After blogging about my frustrations and realisations last week, It appears in the week just gone, much has changed.
So what’s changed exactly?
- I’ve religiously stuck to my own new mind/body/soul workout schedule
- The day-to-day training from the school has become more physically demanding
- I’ve made some progress in learning to meditate
- I can be understood more with my mandarin
- My outlook on the art here has widened
It feels like the end of a long week. I start writing this on Friday evening at about 19:00, but I’m shattered enough that I’ll just jot the main thoughts and complete it Saturday.
The New Schedule
During the kung fu training sessions when the students take a break, I’ve been taking the opportunity to work on my flexibility. I realised that flexibility is a big key to being able to progress to the next level here. How can you work on the power and stamina needed in a deep stance if you can’t actually get your body in the correct stances? If you want to kick high, then first you need your leg to be able to get that high, then you need to work on the strength to hold it there. Where was flexibility in the primary school curriculum in London?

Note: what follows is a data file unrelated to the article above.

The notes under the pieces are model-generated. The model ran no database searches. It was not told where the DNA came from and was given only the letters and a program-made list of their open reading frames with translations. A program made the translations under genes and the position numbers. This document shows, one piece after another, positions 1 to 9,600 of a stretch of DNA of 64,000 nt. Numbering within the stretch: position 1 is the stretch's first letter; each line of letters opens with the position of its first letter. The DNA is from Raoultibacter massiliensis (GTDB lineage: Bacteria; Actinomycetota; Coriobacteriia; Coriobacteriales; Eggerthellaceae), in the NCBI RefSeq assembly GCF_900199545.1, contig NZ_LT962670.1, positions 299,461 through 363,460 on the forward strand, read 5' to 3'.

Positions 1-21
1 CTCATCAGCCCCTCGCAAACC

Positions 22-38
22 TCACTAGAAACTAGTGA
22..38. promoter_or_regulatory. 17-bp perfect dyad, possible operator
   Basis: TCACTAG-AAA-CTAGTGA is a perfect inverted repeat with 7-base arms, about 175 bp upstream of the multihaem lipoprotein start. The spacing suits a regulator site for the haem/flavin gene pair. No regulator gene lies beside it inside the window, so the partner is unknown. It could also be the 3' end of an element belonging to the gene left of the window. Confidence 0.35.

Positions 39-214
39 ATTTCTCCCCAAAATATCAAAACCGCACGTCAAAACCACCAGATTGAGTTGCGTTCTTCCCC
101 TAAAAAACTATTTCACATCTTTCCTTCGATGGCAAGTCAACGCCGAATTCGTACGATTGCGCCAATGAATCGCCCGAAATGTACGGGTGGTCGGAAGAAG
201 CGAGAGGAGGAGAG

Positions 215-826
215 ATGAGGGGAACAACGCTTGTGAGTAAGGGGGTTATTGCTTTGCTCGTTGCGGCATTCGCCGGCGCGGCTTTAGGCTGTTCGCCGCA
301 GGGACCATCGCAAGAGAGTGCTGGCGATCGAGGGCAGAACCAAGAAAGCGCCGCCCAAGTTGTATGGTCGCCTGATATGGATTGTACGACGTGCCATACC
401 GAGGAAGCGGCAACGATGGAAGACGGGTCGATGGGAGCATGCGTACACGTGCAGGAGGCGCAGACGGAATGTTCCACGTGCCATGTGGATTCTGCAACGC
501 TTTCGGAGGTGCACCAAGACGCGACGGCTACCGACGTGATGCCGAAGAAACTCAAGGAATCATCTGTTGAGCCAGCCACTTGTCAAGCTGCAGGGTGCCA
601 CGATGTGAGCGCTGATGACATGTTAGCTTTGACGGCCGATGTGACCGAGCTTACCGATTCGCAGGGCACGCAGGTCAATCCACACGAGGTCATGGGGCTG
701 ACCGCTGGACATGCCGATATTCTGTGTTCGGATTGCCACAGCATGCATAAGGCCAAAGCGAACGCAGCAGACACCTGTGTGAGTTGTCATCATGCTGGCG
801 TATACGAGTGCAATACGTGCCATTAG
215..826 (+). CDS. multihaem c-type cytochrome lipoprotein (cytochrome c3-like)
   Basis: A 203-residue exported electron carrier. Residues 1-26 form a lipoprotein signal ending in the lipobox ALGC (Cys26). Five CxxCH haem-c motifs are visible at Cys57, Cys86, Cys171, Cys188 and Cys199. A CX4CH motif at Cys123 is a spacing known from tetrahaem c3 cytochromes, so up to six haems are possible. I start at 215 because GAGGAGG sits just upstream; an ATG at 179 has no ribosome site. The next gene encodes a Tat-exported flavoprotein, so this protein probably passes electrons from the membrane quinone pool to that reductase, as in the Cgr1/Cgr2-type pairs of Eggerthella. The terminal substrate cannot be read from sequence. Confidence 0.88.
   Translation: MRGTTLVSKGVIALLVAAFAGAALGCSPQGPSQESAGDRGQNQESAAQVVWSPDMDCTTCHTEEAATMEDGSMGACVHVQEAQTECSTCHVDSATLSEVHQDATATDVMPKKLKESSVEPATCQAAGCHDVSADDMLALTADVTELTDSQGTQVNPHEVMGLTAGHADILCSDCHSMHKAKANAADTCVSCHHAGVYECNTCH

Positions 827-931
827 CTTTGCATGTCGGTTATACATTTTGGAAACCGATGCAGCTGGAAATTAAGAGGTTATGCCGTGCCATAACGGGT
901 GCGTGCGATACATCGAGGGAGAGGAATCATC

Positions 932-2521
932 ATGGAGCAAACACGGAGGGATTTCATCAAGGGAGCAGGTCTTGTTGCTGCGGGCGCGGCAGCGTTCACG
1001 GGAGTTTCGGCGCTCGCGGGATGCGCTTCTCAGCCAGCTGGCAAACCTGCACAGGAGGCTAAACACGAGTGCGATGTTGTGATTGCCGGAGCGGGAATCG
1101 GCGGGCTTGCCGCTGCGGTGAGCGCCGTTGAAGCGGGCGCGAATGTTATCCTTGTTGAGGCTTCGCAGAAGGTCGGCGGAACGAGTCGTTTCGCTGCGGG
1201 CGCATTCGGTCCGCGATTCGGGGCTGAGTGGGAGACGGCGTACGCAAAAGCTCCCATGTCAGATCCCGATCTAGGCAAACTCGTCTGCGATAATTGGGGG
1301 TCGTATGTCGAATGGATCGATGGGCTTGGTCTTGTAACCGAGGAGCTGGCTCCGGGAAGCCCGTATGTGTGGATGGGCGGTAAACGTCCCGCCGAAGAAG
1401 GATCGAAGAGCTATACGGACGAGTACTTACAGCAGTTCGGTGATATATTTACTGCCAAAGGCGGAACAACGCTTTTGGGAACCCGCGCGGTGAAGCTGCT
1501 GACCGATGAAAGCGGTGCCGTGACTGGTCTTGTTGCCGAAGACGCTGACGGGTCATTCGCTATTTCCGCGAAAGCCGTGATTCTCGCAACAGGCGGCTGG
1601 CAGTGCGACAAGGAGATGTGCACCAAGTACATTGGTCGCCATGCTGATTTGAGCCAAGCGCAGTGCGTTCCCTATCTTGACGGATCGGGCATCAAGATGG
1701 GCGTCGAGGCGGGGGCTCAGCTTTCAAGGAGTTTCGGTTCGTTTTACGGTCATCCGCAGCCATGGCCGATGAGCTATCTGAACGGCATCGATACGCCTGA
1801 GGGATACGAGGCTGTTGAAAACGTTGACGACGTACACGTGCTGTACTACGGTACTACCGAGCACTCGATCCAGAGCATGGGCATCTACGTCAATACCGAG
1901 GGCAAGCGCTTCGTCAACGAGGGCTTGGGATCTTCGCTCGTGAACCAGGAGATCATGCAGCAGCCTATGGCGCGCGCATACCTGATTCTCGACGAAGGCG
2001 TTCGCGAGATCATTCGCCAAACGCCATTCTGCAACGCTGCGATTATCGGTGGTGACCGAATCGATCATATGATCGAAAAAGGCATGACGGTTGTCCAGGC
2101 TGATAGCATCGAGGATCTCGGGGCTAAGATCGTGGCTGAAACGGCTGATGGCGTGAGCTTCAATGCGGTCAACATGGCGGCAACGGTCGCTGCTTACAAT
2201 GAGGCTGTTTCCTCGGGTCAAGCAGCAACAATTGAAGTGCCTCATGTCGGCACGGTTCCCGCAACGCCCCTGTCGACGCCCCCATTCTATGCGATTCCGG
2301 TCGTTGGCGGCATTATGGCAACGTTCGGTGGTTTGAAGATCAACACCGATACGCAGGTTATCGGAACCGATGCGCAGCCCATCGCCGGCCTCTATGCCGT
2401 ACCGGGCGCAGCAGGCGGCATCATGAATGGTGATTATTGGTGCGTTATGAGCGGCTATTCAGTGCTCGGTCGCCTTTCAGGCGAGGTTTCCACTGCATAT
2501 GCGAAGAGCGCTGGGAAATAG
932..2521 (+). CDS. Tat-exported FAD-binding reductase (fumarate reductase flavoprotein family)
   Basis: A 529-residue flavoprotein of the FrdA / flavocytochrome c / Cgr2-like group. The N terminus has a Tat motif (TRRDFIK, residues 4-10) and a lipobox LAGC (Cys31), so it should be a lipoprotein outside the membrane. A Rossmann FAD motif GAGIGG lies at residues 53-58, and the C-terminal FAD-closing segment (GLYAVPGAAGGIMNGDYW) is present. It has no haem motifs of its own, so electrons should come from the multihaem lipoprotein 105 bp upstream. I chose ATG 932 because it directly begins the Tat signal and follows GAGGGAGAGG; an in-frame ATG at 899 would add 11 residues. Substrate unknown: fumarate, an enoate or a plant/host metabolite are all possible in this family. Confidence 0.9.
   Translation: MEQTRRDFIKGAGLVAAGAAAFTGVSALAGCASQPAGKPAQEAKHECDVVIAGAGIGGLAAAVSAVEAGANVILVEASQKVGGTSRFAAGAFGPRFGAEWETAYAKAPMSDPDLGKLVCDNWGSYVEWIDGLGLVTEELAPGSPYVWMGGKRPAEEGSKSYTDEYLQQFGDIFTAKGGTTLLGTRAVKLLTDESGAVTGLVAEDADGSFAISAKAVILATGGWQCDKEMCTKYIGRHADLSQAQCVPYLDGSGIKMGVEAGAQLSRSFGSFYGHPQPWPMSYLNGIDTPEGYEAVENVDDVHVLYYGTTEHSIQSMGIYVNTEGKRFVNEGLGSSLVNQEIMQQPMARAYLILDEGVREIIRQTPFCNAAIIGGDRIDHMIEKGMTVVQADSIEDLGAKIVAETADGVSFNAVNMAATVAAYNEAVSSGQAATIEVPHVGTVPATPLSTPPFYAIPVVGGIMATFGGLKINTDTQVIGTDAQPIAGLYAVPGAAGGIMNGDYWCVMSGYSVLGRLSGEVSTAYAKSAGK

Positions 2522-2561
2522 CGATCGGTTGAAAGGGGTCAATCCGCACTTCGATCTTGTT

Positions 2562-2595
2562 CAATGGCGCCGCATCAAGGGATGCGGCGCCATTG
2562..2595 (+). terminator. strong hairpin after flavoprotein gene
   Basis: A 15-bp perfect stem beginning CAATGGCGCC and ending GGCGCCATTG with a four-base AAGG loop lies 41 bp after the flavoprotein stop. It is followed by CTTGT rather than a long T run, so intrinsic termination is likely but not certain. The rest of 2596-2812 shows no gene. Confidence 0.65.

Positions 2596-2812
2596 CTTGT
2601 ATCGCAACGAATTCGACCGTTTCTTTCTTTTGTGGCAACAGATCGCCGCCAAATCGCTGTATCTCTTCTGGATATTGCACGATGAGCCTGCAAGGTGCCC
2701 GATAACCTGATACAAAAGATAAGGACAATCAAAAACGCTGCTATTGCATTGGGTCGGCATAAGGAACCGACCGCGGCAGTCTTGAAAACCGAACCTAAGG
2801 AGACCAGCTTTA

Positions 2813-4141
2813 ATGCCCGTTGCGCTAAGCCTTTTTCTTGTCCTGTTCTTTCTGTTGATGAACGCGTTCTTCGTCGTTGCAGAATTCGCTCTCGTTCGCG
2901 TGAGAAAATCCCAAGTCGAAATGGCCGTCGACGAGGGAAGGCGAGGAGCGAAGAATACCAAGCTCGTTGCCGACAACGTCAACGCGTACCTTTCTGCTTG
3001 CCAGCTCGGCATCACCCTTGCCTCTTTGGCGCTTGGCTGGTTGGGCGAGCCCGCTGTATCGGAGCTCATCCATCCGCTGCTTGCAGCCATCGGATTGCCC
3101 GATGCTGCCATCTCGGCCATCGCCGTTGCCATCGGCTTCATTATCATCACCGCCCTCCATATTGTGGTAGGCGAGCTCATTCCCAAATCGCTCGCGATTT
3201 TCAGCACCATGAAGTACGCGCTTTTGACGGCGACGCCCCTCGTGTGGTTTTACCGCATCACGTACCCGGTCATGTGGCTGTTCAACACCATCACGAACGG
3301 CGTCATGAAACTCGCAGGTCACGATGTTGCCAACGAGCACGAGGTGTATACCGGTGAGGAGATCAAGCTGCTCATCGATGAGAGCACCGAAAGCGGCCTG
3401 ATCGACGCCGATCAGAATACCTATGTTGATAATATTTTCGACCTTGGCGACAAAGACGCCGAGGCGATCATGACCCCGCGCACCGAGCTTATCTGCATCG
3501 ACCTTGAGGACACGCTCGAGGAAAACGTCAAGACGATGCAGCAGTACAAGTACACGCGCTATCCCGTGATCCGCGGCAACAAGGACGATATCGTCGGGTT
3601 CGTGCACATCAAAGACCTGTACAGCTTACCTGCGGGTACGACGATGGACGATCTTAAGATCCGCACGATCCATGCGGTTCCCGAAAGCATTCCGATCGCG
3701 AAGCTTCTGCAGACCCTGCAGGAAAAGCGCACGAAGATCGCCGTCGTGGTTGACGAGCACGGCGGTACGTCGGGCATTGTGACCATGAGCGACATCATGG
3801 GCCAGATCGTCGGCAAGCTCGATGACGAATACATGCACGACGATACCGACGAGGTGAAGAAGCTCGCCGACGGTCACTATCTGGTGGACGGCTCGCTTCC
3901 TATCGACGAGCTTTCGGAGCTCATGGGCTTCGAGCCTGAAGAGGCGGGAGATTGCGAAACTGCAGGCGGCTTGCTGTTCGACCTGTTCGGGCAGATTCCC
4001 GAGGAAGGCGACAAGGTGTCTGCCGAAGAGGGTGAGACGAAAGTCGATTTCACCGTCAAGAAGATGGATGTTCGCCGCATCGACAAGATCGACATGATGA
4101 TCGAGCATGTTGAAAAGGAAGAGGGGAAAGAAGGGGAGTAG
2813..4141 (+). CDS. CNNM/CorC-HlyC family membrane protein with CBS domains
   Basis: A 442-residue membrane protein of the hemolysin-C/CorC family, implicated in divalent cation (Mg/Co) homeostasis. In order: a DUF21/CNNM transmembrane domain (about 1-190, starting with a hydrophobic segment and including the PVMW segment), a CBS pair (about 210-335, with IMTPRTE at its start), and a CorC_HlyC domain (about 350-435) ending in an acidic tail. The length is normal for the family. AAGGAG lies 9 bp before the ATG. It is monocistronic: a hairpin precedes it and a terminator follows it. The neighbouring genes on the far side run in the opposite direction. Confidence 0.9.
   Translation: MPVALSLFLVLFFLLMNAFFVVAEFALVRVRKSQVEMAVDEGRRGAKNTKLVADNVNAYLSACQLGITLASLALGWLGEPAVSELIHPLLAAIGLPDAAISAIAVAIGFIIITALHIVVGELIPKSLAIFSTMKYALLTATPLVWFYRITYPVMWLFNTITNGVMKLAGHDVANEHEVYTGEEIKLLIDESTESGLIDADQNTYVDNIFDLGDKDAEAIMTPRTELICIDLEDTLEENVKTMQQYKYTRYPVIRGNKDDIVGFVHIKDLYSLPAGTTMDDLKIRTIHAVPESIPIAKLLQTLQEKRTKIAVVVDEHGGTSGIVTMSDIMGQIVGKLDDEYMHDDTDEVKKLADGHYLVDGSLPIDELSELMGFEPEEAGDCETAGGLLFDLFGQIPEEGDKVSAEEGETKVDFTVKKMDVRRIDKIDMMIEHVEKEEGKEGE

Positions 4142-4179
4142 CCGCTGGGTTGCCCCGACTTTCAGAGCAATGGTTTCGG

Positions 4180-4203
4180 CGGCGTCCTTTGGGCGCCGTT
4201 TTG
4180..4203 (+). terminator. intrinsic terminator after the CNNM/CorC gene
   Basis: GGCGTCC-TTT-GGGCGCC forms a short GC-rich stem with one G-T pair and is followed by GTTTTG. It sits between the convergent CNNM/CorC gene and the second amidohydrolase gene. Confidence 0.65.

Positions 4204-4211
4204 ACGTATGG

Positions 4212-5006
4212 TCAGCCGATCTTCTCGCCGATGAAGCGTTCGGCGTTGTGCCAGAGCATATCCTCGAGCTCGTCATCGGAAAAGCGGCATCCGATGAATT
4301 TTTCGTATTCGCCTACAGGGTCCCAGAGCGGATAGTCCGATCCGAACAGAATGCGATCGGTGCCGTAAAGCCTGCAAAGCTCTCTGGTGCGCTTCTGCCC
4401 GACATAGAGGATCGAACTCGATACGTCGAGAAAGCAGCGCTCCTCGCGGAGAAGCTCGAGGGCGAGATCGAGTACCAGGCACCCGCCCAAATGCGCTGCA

Weight training with on my legs whilst the kids are doing their cleaning chores seems to be working nicely. It’s slow, because my legs are generally tired from the day-to-day kung fu training, but I’m working up the weight stack bit by bit.
Echkart Tolle’s statements in The Power Of Now are forcing me to ask myself some tough questions. It’s a little early to consider what it means to me. I can feel a sense of self-denial at the moment, but there’s plenty of time for the content to soak in. In fact, if you read the book, there’s a clear statement that “time” is somewhat of an illusion.